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Updated: Sep 14, 2021

Dr. Daniel L. Hollar PhD in Clinical Psychology

The Republican party and the FBI are reluctant to prosecute many of the violent insurrectionists even though they purport to be staunch supporters of "law and order." The Republicans do not want to hold their former president to account nor those who participated in the riot that injured nearly 140 police officers from two departments during the concerted pro-Trump & white-nationalist attack on the U.S. Capitol. There are many more officers who were injured but did not bother to report their injuries. Reported injuries include officers who suffered brain injuries, smashed spinal discs and one who is likely to lose his eye, according to the Capitol Police Union (as reported by the New York Times on Jan 28th). One Capitol Police officer died in the attack while two other officers died by suicide in the days and weeks following the violent and traumatic insurrection. Police suicide has been of growing concern in the nation. In 2020, former Attorney General Bill Barr reported that in 2019 "more officers died by suicide than were killed in the line of duty." The Joiner Interpersonal Psychological Theory of Suicide (Joiner, 2005) indicates that persons with a history of pain, trauma and violence will be most at risk for death by suicide when they perceive themselves as ineffective and feel like they don't belong. It is common knowledge the violence & trauma officers experience as part of the job can lead to longterm problems with depression, anxiety and PTSD. Couple that with a lack of support from leadership (failure to adequately equip officers & provide timely reinforcements) and the burden that comes with being part of a department increasingly scrutinized for its ineffective response to the most significant riot this century - and we can see why suicide risk among Capitol Police Officers is of growing concern. Employee Assistance Programs (EAP), mental health providers, and peer-support staff should be on high alert; screening officers for increased suicide ideation, conducting wellness checks and providing treatment when needed for all law enforcement personnel involved in defending the Capitol and the nation's democracy against white nationalism. -by Dr. Daniel L. Hollar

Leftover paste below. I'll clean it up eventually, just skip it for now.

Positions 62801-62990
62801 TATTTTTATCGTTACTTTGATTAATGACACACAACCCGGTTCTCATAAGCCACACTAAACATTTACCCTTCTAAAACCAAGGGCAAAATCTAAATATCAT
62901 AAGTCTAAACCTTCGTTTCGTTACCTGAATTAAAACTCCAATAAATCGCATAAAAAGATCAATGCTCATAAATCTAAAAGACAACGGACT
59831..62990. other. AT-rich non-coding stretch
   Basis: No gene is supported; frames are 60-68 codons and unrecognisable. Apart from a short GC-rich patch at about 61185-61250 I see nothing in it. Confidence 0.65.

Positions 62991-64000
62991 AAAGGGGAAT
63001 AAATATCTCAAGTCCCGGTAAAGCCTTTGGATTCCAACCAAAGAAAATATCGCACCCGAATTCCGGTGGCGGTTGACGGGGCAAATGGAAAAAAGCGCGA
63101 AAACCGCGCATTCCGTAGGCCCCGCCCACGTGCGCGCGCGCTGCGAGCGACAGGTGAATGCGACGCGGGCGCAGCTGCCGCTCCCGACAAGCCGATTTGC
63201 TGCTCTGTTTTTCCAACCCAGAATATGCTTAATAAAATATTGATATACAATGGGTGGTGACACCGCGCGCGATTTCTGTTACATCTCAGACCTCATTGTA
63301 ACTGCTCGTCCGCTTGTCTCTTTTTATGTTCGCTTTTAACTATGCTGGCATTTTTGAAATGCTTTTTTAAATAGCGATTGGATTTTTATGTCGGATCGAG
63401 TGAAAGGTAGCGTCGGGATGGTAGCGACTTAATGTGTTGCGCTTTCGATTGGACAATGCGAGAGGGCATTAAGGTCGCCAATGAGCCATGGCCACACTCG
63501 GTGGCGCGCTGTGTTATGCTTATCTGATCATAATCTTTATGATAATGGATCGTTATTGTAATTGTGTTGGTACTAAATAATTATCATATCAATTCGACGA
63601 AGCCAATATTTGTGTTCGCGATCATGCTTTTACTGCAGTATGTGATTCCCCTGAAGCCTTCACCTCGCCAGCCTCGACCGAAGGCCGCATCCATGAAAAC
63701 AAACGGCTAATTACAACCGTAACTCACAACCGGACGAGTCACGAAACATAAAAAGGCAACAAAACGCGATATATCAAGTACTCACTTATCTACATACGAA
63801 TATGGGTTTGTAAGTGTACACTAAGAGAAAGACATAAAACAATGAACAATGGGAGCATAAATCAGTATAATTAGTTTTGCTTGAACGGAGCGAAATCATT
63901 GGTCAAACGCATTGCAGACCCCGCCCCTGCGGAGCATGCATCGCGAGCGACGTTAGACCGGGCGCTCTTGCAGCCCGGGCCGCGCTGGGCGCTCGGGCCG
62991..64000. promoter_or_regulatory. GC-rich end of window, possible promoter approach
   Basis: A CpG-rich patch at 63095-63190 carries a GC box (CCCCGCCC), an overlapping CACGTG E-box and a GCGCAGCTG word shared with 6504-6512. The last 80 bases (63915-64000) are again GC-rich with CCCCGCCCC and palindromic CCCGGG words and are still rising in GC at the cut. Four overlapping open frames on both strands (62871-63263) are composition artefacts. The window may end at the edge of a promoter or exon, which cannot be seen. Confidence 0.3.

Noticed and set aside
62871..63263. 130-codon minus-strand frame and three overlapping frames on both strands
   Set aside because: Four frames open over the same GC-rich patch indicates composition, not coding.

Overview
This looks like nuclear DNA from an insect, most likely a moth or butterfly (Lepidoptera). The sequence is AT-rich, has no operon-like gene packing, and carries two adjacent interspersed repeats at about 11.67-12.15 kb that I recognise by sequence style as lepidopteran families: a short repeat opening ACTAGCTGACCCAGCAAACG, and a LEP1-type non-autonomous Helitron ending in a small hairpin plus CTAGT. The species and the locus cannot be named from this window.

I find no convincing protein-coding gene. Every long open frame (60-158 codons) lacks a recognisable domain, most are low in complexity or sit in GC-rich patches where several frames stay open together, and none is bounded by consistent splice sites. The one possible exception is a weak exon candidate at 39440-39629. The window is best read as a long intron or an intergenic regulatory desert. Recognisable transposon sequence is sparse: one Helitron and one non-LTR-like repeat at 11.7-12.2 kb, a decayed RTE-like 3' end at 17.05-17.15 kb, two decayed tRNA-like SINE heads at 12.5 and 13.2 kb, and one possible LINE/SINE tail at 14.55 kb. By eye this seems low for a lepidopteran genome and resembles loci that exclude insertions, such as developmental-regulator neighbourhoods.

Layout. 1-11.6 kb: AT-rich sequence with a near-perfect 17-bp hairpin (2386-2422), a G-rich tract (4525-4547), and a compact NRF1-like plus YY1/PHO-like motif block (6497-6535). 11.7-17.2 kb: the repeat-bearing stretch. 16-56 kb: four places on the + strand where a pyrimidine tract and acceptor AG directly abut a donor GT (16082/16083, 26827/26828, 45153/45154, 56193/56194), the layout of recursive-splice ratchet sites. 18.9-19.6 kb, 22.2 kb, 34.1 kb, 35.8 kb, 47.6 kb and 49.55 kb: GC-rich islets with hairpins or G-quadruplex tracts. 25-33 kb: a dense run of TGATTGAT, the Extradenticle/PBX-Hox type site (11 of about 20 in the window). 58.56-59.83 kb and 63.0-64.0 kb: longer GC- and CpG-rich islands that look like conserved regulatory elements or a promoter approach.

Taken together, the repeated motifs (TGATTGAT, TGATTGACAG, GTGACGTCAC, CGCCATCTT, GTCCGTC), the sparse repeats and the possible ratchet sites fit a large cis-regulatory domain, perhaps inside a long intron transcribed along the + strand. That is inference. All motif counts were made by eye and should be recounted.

About the author: Dr. Hollar holds a PhD in Clinical Psychology and serves as the Department Chair of Psychology at Bethune-Cookman University. His private research-based consulting firm is tackling difficult issues related to Police officer suicide, screenings for fitness-for-duty, cultural competency, mental health and financial wellness among law enforcement personnel.

For more information you can reach Dr. Hollar online at Daninger Solutions, Inc (

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